How Often Do We Lie?

by | May 10, 2018


“A man is never more truthful than when he acknowledges himself a liar.” – Mark Twain

How often do we lie? A lot. And probably more than you think. More on the frequency with which we lie in the 2nd half of this IFOD.

In the past six months I’ve read two books involving honesty and lying: Everybody Lies: Big Data, New Data and What the Internet Can Tell us About Who We Really Are by Seth Stephens-Davidowitz and The Honest Truth about Dishonesty: How We Lie to Everyone – Especially Ourselves by Dan Ariely. I would highly recommend both books and a few key takeaways from them, as well as other research, is below.

A common theme of these books is that we (including you and me) lie a lot more often that we’d like to admit to ourselves. Dan Ariely makes a good point that most everyone “fudges just a little bit” on many things. Pretty much everyone view themselves as honest. It’s hard to tell big lies and still maintain our self-perception as honest, but we usually can tell little lies and preserve our sense that we are honest people. Additionally, we often deceive ourselves so we don’t even really believe we aren’t entirely truthful or have justification for why our little lies are ok. It is really this self-deception that is the source of our lies.

Evolutionary biologist Robert Trivers has proposed that self-deception evolved as a way to allow us to lie more effectively to others; if we believe our lies then we sound and act credible and our lies will be undetectable. Similarly, from Dan Ariely’s book: “Psychological studies show that we quickly and easily start believing whatever comes out of our own mouths.”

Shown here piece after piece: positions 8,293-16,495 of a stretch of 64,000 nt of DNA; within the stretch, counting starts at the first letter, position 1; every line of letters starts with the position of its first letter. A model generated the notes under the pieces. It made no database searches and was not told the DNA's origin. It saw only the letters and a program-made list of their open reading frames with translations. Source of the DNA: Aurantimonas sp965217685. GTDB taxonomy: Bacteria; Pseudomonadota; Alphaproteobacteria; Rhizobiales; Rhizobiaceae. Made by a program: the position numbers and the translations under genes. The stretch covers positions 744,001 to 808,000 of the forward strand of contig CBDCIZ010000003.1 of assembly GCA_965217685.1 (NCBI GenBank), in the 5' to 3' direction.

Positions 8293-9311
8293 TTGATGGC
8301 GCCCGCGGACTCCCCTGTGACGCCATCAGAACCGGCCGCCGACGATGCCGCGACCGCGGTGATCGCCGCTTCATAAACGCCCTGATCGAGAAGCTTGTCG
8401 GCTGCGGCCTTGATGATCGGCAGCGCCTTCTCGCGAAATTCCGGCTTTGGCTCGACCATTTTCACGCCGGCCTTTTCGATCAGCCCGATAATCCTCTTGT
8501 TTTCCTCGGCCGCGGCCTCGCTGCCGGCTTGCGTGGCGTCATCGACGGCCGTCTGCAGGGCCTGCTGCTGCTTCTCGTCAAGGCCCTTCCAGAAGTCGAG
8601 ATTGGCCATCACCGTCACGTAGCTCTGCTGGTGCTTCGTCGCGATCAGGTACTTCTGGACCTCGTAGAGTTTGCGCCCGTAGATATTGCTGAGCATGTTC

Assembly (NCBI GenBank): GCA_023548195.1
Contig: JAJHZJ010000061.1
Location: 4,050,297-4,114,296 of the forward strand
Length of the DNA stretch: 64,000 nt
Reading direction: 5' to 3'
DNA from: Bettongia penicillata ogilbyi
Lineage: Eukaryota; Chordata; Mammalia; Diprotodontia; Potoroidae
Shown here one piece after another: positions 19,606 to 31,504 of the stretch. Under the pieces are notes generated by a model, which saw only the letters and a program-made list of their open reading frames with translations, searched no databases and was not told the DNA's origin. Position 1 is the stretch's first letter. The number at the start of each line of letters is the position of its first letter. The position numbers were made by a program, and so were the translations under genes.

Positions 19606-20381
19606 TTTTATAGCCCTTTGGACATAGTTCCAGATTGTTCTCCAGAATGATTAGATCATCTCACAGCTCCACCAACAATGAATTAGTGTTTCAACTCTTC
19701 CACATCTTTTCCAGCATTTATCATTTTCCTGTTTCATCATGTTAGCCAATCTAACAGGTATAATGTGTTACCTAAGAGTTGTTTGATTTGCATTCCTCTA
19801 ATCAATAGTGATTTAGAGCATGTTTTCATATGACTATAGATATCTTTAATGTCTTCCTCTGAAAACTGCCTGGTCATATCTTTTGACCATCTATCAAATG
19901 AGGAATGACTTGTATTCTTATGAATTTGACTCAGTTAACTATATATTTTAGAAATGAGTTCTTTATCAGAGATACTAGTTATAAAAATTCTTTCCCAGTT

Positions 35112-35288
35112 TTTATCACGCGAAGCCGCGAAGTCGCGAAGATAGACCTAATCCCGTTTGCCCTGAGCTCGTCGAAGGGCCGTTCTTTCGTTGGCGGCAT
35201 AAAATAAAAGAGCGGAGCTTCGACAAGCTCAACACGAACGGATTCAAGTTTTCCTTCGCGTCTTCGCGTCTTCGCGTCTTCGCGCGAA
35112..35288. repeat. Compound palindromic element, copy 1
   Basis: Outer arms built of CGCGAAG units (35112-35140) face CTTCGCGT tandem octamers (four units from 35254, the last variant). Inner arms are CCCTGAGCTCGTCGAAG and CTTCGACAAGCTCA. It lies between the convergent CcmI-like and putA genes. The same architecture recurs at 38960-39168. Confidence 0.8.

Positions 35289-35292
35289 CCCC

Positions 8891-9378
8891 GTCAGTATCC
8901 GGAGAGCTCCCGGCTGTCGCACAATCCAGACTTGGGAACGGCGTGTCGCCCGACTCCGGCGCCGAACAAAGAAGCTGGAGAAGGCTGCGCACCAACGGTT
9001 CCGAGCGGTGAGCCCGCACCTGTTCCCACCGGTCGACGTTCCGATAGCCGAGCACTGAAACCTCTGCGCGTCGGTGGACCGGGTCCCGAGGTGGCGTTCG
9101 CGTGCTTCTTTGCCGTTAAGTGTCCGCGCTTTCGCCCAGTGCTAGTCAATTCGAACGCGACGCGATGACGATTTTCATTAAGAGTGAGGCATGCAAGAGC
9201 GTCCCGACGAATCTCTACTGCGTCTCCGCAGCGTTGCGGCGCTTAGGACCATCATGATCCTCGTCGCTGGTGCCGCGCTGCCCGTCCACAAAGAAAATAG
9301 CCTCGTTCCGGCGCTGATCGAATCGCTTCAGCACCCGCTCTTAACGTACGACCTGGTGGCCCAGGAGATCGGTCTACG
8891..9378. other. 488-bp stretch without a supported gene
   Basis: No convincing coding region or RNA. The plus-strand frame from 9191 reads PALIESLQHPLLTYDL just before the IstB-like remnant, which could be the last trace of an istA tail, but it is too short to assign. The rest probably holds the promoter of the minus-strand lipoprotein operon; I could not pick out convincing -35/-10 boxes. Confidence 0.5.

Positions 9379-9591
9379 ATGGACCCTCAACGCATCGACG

A great example of how we all fudge a bit is the “matrix test” example from Dan Ariely’s book. The experiment worked like this: a control group of students at MIT was given 20 math problems that were simple, but time-consuming to solve. They were told they’d be paid $0.50 for each correct answer and were given 10 minutes to solve the problems.  When time was up they were given the answers and told to turn in their test sheets and tell the proctor how many they got correct. The average number correct was four. Given that they turned in their answer sheet, cheating was not possible.

The experimental group was the same situation with one major difference: they were told to put their answer key through the shredder before telling the proctor their answer. So, they had an easy opportunity to cheat with no way of being caught. What happened? The average correct rose from four to six. There was nobody who said they got 20 correct. Pretty much across the board the students reported more correct than the control group. Thus, everyone fudged a bit. They probably said to themselves “I meant to put that answer on number 5” or “I was about to get this one right when time was called.” Etc.

Interestingly, when the Matrix Test experiment was repeated with awarding $10 per correct answer (versus the $0.50 in the original experiment), the control group still got four right on average but the experimental group self-reported five correct. So, when more money was at state the students found it more difficult to justify cheating and still feel good about themselves.

So, how often do we lie each day?

A study published in 2010 from Michigan State used a survey of 1,000 adults to see how often they reported they lied over the past 24 hours.  Here is a chart summary of the responses:


Only 40% admitted they lied at all in the past 24 hours! A small percentage admitted they told over 20 lies but most who admitted to lying only thought they lied one or two times. Question: who is more honest? The admitted liars or those who denied lying at all?  More on that below.